I. Finding a King
On a steep stony hill in Greece there lived in early times a few very poor people who had not yet learned to build houses. They made their homes in little caves which they dug in the earth or hollowed out among the rocks; and their food was the flesh of wild animals, which they hunted in the woods, with now and then a few berries or nuts. They did not even know how to make bows and arrows, but used slings and clubs and sharp sticks for weapons; and the little clothing which they had was made of skins. They lived on the top of the hill, because they were safe there from the savage beasts of the great forest around them, and safe also from the wild men who sometimes roamed through the land. The hill was so steep on every side that there was no way of climbing it save by a single narrow footpath which was always guarded by some one at the top.
One day when the men were hunting in the woods, they found a strange youth whose face was so fair and who was dressed so beautifully that they could hardly believe him to be a man like themselves. His body was so slender and lithe, and he moved so nimbly among the trees, that they fancied him to be a serpent in the guise of a human being; and they stood still in wonder and alarm. The young man spoke to them, but they could not understand a word that he said; then he made signs to them that he was hungry, and they gave him something to eat and were no longer afraid. Had they been like the wild men of the woods, they might have killed him at once. But they wanted their women and children to see the serpent man, as they called him, and hear him talk; and so they took him home with them to the top of the hill. They thought that after they had made a show of him for a few days, they would kill him and offer his body as a sacrifice to the unknown being whom they dimly fancied to have some sort of control over their lives.
But the young man was so fair and gentle that, after they had all taken a look at him, they began to think it would be a great pity to harm him. So they gave him food and treated him kindly; and he sang songs to them and played with their children, and made them happier than they had been for many a day. In a short time he learned to talk in their language; and he told them that his name was Cecrops, and that he had been shipwrecked on the seacoast not far away; and then he told them many strange things about the land from which he had come and to which he would never be able to return. The poor people listened and wondered; and it was not long until they began to love him and to look up to him as one wiser than themselves. Then they came to ask him about everything that was to be done, and there was not one of them who refused to do his bidding.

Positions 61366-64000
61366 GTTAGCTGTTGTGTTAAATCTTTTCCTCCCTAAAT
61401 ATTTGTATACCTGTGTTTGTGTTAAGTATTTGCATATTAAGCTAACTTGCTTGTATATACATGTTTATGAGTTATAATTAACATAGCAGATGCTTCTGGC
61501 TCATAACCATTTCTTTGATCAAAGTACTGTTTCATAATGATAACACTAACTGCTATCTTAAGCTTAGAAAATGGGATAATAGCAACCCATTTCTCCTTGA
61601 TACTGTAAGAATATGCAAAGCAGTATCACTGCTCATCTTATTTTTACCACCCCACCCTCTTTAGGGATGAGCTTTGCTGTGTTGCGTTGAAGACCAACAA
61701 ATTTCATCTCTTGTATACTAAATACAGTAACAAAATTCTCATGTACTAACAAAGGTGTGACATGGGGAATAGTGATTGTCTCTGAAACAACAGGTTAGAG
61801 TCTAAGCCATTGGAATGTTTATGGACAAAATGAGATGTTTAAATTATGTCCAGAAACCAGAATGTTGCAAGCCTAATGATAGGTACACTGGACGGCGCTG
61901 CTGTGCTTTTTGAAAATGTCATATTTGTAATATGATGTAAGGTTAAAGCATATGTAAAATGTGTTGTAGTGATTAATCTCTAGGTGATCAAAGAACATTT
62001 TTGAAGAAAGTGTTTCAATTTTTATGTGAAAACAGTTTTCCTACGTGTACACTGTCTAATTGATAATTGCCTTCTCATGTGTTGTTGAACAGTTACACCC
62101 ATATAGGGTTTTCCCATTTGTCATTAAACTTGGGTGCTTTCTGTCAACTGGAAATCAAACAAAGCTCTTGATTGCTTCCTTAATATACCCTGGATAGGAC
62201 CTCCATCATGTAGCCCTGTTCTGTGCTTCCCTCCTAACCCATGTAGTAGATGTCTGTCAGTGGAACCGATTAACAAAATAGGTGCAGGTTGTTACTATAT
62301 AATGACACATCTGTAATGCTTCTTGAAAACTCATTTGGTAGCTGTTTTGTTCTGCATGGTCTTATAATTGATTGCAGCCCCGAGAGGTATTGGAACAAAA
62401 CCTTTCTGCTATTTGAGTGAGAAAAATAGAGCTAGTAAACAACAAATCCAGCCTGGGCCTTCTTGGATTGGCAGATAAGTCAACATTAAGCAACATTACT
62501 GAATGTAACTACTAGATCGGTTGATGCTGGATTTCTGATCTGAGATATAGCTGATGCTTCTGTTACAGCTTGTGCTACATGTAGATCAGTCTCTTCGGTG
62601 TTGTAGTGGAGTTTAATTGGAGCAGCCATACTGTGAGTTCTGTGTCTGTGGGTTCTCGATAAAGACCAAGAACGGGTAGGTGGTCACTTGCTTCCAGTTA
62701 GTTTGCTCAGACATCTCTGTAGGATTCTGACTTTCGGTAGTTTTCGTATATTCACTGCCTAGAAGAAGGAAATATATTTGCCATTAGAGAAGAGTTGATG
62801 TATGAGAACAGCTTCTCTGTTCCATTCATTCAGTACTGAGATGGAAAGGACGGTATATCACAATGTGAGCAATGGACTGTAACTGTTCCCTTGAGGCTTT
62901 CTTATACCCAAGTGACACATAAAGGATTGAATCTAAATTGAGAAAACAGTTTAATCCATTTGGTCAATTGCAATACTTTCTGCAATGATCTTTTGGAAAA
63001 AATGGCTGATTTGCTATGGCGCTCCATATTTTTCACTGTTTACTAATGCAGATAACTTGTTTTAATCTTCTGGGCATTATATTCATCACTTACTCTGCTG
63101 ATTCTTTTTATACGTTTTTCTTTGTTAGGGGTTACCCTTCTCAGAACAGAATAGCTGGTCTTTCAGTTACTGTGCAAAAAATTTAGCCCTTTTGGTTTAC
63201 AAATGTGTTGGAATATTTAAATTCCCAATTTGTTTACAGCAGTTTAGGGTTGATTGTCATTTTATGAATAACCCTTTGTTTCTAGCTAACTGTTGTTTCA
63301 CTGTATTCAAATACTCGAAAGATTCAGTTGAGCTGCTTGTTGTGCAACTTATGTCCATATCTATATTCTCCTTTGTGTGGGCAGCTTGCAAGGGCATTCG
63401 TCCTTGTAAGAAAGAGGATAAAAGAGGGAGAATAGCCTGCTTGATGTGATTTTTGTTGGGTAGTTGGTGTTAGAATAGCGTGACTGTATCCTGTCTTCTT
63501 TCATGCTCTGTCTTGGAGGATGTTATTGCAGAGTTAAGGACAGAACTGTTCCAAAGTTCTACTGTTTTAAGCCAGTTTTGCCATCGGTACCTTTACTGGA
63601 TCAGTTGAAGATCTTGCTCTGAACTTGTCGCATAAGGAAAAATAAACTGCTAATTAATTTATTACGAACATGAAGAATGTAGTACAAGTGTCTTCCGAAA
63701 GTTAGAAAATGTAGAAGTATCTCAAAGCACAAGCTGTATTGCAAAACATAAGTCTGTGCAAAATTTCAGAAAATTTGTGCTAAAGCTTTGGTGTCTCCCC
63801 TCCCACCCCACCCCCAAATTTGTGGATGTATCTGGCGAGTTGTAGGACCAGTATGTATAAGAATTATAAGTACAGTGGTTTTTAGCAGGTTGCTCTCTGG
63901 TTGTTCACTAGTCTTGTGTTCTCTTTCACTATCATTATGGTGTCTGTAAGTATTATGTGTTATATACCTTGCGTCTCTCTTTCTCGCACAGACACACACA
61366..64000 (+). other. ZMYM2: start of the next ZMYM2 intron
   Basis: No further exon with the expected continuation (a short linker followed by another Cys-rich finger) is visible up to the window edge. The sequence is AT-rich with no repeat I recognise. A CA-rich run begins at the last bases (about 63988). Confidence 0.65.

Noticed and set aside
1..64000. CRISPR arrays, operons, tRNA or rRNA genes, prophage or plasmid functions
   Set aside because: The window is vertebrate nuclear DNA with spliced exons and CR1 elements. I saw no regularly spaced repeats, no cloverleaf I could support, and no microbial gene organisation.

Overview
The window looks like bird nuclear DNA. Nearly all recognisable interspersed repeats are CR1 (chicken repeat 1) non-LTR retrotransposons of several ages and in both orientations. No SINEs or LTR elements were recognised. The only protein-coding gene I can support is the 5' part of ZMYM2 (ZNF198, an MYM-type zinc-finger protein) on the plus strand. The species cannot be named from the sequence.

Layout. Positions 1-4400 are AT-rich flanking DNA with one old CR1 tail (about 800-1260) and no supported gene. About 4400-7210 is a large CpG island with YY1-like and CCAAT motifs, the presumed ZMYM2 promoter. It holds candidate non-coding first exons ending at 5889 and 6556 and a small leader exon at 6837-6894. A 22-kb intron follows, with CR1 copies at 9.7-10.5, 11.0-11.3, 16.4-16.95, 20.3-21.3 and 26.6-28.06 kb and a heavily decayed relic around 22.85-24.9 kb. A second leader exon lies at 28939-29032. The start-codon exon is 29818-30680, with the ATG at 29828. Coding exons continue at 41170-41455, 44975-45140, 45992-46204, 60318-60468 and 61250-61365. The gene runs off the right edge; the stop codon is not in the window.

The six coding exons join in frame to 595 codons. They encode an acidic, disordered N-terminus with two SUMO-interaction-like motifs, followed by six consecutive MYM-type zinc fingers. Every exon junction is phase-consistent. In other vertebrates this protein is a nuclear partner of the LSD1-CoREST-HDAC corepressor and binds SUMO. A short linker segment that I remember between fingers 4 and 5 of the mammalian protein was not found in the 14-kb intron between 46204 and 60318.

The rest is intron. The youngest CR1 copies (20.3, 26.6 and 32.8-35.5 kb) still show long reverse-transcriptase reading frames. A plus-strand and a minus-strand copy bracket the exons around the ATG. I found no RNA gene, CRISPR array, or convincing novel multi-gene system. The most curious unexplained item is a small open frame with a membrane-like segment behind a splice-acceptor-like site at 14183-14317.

So Cecrops-the serpent man, as they still called him-became the king of the poor people on the hill. He taught them how to make bows and arrows, and how to set nets for birds, and how to take fish with hooks. He led them against the savage wild men of the woods, and helped them kill the fierce beasts that had been so great a terror to them. He showed them how to build houses of wood and to thatch them with the reeds which grew in the marshes. He taught them how to live in families instead of herding together like senseless beasts as they had always done before. And he told them about great Jupiter and the Mighty Folk who lived amid the clouds on the mountain top.
II. Choosing a Name
By and by, instead of the wretched caves among the rocks, there was a little town on the top of the hill, with neat houses and a market place; and around it was a strong wall with a single narrow gate just where the footpath began to descend to the plain. But as yet the place had no name.
One morning while the king and his wise men were sitting together in the market place and planning how to make, the town become a rich, strong city, two strangers were seen in the street. Nobody could tell how they came there. The guard at the gate had not seen them; and no man had ever dared to climb the narrow footway without his leave. But there the two strangers stood. One was a man, the other a woman; and they were so tall, and their faces were so grand and noble, that those who saw them stood still and wondered and said not a word.